There are a number of ways to look at the market potential. Oversimplified, you could think about the number of patients in the target audience, approximate an annual usage, insert the revenue per device or drug to determine the market size, and calculate a total potential market value. Another way to look at the opportunity, which I found more compelling, was to analyze the potential health care cost savings associated with moving a T2DM patient on insulin from out of control to in control.
The Diabetes Control and Complications Trial (DCCT) Study Group demonstrated the benefit associated with intensive insulin therapies. Patients moving from conventional to IIT had a median reduction in HbA1c range going from 8.7–9.2 to 6.7–7.2.
Assuming that moving an out-of-control T2DM patient on insulin from conventional insulin therapy to IIT would result in a two-point reduction in HbA1c, the analysis shown in Figure 1 can be created to demonstrate the cost savings potential.
As illustrated in Figure 1, it is clear that there is a significant business opportunity and, more importantly, better health outcomes associated with moving T2DM patients on insulin from conventional to IIT.
Ideally, it would be easy for physicians with DCCT data in hand to convince T2DM patients on insulin to move toward IIT, but in actuality, patient compliance remains a significant issue. One of the statistics that best illustrates this point is that 89% of T2DM patients on insulin do not inject themselves outside of the home.6 The market has responded to poor compliance by developing insulin pens and different insulin formulations to improve compliance. But the fact remains that most T2DM patients on insulin are out of control. I would suggest that, in addition to better education, an opportunity exists for a medical device approach to better facilitate an easy-to-use, discreet approach to moving from conventional to IIT. A few technologies are emerging to target this patient population, including I-Port® (Patton Medical), Click-It (Calibra Medical), and V-GoTM (Valeritas, Inc.). All of these devices are mechanical only, with no electronic parts. I break the products into three groups (Figure 2), acknowledging that physicians and patients themselves will help to determine which product is a best fit for managing a patient's disease.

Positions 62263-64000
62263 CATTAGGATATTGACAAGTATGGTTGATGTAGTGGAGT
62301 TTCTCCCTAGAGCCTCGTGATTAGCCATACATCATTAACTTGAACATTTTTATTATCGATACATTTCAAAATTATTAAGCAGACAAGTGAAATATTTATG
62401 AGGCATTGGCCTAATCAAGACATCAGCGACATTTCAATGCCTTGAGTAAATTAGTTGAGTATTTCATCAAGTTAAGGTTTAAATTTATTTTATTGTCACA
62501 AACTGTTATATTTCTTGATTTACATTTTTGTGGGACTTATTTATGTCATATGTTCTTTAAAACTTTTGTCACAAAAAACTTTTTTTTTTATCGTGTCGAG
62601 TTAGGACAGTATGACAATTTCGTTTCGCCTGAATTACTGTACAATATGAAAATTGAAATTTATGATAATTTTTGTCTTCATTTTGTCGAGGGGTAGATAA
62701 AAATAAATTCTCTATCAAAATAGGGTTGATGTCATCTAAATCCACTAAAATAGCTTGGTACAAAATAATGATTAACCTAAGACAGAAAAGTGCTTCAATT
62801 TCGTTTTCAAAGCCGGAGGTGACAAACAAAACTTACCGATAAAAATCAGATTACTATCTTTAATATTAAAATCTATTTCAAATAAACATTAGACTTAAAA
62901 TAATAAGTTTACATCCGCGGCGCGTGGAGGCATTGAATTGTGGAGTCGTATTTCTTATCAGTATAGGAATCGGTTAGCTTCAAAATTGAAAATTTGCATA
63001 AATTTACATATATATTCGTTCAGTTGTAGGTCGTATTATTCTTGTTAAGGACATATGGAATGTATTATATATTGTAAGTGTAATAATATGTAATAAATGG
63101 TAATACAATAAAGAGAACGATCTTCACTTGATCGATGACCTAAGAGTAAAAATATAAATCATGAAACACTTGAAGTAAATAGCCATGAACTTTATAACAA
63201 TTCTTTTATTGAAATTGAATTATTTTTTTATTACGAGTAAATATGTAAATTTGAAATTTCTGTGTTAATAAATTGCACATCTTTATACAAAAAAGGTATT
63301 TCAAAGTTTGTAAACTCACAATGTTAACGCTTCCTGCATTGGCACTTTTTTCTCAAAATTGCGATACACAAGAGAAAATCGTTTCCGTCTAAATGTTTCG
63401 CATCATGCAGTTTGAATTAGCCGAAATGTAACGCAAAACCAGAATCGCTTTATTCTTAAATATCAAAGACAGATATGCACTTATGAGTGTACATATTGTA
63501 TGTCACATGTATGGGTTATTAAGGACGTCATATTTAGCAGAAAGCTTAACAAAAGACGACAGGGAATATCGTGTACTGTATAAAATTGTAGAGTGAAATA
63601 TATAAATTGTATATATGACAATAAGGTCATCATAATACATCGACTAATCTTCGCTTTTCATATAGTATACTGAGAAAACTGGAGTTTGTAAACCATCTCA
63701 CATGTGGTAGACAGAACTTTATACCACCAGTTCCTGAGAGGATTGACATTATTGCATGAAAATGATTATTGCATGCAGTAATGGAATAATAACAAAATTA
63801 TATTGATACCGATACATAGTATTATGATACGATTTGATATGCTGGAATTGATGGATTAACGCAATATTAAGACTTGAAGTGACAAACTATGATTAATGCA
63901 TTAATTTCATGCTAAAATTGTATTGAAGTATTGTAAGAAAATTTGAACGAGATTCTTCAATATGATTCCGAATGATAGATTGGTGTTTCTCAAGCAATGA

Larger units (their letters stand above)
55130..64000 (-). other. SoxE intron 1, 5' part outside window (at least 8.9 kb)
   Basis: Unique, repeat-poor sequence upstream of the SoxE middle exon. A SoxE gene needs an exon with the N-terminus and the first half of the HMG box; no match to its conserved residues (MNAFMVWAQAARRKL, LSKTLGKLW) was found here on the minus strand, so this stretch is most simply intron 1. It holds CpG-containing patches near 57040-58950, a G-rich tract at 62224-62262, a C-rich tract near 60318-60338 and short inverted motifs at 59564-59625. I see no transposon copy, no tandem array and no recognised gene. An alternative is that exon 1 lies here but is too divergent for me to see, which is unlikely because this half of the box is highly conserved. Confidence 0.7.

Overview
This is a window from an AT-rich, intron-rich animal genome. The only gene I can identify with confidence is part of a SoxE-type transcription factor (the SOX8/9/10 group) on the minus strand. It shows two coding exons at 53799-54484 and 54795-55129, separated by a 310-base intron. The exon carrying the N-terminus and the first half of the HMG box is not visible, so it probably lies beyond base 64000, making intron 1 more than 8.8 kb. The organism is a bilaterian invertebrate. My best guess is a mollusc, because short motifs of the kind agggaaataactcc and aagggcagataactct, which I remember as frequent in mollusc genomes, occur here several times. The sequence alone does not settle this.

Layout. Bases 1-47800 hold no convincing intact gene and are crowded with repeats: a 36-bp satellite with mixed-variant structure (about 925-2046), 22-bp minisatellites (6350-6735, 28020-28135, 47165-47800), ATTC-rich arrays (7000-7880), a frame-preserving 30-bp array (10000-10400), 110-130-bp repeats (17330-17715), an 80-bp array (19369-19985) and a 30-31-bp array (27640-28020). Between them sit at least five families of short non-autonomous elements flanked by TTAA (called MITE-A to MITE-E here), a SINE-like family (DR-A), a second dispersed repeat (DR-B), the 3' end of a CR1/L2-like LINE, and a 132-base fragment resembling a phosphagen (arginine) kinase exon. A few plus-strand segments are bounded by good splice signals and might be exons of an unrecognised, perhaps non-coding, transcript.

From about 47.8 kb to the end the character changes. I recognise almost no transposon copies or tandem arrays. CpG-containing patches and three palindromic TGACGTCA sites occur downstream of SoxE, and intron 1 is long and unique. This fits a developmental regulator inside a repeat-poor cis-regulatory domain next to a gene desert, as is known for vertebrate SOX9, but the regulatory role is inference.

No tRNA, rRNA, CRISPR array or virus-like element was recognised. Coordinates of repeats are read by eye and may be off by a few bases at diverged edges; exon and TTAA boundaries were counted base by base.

While the medical device market for enabling T2DM patients on insulin to move to IIT is just emerging—you never know—one of these emerging technologies might join OneTouch Ultra as a brand with over one billion dollars in sales in a single year. Let's hope this is the case, and most importantly, let's hope improved compliance will also be a runaway success.